'Filosofía pirata, edición libre', discussion with Perro Tuerto y Pucho (El Rancho Electrónico) y Gabriela Méndez Cota (Universidad Iberoamericana) for the Mexico city radio station Ibero, September 12, 2019.

Open Humanities Press – The Inhumanist Manifesto

Pirate Philosophy, This Is Not A Pipe Podcast

HyperCritical Theory

Übercapitalism and What Can Be Done About It

Recent publications

Masked Media (limited edition paper-only publication for The House That Heals The Soul exhibition, Tetley, Leeds, 2018) 

 The Inhumanist Manifesto: Extended Play (Techne Lab, 2017)

Open Access

Most of Gary's work is freely available to read and download either here in Media Gifts or in Coventry University's online repositories PURE here, and CURVE here 

Radical Open Access

« Two new open access books in OHP's Critical Climate Change series | Main | Creative media activism - a free, open class #creativact »

Pirate Radical Philosophy

Much has been written about the ‘crisis of capitalism’ and the associated events known, for short, as the Arab Spring, student protests, Occupy and the August riots. Yet to what extent does our contemporary situation also pose a challenge to those of us who work ‘in’ the university – a challenge that would encourage us to go further than merely endeavouring to ‘just say “no”’ to the idea of universities operating as for-profit business in order to serve the economy, and demanding a return to the kind of publicly financed mass education policy that prevailed in the Keynesian era? What if we, too, in our capacity as academics, authors, writers, thinkers and scholars want to resist the continued imposition of a neoliberal political rationality that may appear dead on its feet but, zombie-like, is still managing to blunder on? How can we act, not so much for or with the anti-austerity protesters, ‘graduates without a future’, ‘digital natives’ and ‘remainder of capital’ (protesting alongside them, accepting invitations to speak to and write about them and so on), but in terms of them, thus refusing to simply submit critical thought to ‘existing political discourses and the formulation of political needs those discourses articulate’, and so ‘defusing’ what Merleau-Ponty called ‘the trap of the event’?   What if we desire a very different university to the one we have, but have no wish to retain or restore the paternalistic, class-bound model associated with the writings of Arnold, Leavis and Newman? While appreciating the idea that there is an outside to the university is itself a university idea, and that attempts to move beyond the institution too often leave it in place and uncontested, is it possible to take some impetus nonetheless from the emergence of autonomous, self-organised learning communities such as The Public School, and free text-sharing networks such as AAAAARG.ORG (to name but two)? Does the struggle against the ‘becoming business’ of the university not require us, too, to have the courage to try out and put to the test new economic, legal and political systems and models for the production, publication, sharing and discussion of knowledge and ideas; and thus to open ourselves to transforming radically the material practices and social relations of our academic labour?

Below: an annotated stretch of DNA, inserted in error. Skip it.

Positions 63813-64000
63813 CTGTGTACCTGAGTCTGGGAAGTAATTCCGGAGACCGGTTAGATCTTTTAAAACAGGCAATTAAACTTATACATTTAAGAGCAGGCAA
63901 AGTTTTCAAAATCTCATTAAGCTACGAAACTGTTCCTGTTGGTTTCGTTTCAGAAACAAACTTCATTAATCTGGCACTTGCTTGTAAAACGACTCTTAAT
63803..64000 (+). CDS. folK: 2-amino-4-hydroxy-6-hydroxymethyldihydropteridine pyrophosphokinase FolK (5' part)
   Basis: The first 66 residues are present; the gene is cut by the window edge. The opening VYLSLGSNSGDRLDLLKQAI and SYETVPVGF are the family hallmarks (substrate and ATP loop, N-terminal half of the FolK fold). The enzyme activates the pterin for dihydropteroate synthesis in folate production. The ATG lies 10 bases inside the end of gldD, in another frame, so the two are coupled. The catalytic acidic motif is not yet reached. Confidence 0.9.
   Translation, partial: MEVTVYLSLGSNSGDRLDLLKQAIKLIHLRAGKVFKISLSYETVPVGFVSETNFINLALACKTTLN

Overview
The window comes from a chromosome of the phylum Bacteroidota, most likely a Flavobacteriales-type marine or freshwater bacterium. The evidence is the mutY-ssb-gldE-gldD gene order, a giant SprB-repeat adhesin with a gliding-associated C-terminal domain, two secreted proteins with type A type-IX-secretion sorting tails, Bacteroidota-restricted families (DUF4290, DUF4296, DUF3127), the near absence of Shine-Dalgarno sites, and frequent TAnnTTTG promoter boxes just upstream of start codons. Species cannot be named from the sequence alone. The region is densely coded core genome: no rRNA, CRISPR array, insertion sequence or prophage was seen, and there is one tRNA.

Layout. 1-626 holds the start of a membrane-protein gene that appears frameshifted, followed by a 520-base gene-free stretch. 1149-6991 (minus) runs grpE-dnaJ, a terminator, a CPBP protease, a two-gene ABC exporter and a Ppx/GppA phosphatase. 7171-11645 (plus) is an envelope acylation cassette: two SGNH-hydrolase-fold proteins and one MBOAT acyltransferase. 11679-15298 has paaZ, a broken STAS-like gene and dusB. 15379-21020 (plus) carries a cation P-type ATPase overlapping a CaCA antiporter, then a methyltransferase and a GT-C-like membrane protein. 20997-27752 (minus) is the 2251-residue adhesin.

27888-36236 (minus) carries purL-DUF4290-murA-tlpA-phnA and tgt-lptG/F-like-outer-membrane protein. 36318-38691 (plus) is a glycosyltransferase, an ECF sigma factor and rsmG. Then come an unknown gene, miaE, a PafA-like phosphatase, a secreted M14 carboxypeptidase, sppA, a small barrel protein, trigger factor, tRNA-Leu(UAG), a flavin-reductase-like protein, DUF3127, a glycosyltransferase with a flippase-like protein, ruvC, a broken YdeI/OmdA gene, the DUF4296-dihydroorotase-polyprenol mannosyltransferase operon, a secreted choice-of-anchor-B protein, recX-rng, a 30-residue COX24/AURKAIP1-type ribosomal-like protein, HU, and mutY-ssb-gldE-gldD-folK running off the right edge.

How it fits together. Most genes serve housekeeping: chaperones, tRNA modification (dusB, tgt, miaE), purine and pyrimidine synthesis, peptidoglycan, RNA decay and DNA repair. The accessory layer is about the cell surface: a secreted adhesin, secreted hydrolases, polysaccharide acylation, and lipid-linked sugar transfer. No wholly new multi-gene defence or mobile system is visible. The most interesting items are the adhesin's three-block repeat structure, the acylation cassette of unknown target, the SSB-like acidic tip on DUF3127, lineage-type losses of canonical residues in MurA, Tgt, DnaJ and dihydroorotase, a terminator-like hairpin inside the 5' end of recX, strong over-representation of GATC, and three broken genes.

This is an extract from an article on the open access debate and 'pirate philosophy' published in the journal Radical Philosophy, 173, May/June, 2012. The full text of this article is available as a FREE download from the Radical Philosophy website:

Radical Philosophy are also interested to hear readers’ views on these issues and to debate them in the journal. Email short pieces to or write to Radical Philosophy at

Access to Radical Philosophy: Principles and Policy

As an independent journal of the Left, collectively self-published in A4 magazine form, and non-profit-making, Radical Philosophy has always aimed to maximize access while generating sufficient revenue to fund production. Currently, we do this by keeping the cover and individual subscription prices as low as possible, giving individual subscribers free access to our forty-year archive in electronic form on the web, and making more than 50 per cent of the archive available open access. We charge university libraries for full web access, in order to make up the deficit on sales to individuals. Downloads of individual articles that are unavailable to those without university or individual subscriptions cost £3 each – about 20 per cent of commercial rates.

But why isn’t Radical Philosophy freely available in its entirety to all on the web? Because we would not then be able to produce it as a hard copy magazine, since we would not generate sufficient income from institutional subscriptions. Much of what is intellectually and culturally distinctive about Radical Philosophy,we believe, is connected to its format and low-priced availability in bookshops and to individual subscribers. However, we are also exploring the possibilities of new formats.


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